With the assistance of his fellow shipwrecked pirates, some of whom became his bodyguards, and the Malagasy, Samuel traded with slavers and pirates alike. Fort Dauphin became so popular it rivaled St. Mary’s as a trading center. In November 1699, Samuel assessed an American slaver £100 for a trading license. The following year, Captain Littleton, a member of the English Royal Navy, invited Samuel and two of his wives to dine with him aboard his ship. Littleton reported Samuel was much loved by the Malagasy.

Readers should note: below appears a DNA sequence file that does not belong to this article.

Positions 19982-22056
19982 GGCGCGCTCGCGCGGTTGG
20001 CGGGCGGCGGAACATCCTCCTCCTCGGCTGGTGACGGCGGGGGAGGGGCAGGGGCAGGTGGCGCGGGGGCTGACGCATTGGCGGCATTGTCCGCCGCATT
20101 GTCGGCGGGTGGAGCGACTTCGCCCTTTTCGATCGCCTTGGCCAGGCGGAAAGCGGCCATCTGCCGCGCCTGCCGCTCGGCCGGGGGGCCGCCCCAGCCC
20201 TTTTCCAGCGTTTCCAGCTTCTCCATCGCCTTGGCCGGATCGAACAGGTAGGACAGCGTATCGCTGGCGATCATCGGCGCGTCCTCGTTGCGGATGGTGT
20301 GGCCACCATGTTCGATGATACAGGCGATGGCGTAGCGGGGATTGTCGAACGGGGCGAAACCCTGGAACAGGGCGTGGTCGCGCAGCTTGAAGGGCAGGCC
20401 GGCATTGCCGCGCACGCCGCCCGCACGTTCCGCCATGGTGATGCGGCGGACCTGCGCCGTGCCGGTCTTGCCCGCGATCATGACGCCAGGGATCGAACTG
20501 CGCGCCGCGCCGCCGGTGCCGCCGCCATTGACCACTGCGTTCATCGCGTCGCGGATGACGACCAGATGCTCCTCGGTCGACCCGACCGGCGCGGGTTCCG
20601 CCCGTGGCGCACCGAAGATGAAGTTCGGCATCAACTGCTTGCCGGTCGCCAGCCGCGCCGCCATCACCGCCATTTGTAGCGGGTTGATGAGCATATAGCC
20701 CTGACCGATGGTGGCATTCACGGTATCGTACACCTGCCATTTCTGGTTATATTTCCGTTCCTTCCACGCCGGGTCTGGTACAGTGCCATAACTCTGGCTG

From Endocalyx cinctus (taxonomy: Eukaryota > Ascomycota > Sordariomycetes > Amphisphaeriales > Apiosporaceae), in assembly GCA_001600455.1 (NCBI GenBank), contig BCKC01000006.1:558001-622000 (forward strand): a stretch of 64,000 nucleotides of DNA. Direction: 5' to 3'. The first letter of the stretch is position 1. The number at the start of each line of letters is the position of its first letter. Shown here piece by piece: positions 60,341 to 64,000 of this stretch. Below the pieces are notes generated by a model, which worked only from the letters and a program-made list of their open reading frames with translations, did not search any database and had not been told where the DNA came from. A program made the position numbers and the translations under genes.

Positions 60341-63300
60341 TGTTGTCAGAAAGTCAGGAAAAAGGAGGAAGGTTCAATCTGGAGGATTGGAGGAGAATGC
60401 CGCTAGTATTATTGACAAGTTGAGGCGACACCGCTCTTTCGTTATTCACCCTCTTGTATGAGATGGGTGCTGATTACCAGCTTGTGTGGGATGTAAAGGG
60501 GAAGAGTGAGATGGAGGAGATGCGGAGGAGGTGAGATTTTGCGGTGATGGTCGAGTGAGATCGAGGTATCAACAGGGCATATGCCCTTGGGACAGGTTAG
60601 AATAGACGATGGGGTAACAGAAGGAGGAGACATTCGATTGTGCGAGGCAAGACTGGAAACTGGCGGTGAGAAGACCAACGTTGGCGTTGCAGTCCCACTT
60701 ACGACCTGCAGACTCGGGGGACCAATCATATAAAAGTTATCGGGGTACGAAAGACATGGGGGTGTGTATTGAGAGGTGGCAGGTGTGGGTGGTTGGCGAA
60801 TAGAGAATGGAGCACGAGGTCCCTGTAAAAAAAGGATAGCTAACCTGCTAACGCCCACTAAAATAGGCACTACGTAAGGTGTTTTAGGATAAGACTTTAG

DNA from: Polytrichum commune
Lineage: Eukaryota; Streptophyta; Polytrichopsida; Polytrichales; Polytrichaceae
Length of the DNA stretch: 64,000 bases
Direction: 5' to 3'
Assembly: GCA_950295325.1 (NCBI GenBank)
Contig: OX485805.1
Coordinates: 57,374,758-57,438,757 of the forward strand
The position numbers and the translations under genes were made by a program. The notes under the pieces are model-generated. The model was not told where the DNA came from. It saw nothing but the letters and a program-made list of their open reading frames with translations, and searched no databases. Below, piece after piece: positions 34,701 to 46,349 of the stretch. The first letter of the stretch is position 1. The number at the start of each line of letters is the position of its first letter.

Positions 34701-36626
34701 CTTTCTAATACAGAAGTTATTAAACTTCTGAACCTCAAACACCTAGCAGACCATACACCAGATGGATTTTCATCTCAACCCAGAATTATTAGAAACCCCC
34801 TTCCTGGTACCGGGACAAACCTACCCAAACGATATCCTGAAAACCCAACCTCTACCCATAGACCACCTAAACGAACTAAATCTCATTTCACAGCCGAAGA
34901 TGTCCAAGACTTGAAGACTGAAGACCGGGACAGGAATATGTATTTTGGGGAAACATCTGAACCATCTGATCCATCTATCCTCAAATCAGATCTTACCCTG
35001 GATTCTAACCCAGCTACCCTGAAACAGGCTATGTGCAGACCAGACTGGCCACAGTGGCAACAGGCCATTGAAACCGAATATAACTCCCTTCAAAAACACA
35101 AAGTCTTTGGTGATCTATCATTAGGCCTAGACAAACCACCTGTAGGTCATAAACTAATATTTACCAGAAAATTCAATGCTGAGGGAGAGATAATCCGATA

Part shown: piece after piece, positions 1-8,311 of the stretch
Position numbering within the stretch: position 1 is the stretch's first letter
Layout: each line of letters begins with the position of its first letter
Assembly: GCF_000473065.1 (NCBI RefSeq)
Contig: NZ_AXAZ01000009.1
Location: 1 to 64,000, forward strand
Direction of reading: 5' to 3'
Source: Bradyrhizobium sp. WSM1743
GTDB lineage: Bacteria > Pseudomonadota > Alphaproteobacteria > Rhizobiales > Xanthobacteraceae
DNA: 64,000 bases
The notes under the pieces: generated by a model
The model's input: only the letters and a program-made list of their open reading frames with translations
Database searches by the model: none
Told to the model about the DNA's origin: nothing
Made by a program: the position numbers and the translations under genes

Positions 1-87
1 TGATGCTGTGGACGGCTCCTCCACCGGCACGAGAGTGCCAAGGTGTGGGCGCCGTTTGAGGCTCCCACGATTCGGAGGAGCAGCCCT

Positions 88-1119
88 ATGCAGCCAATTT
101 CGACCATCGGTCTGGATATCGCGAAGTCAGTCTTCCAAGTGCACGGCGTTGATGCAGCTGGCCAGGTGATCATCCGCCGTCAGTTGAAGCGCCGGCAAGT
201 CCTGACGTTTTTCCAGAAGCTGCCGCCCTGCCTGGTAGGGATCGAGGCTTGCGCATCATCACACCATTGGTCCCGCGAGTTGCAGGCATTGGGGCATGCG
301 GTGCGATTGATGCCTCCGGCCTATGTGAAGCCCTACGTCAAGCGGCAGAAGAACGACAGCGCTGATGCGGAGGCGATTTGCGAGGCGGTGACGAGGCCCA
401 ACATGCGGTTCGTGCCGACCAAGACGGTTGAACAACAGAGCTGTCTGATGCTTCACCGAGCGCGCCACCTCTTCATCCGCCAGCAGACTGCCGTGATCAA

In September 1699, a pirate named Evan Jones raided an American slave ship in the port. He gave the ship to Samuel, who sold it to four other pirates for 1,100 pieces of eight. He signed the document detailing the purchase and added “King of Fort Dauphin, Tollannare, Farrawe, Ganquest, and Founzahíra.” News of the attack and sale, and Samuel’s participation in it, spread and ships ceased to visit the port. When a Dutch slaver anchored there in December 1706, Abraham Samuel was gone and the new chief declined to discuss his fate.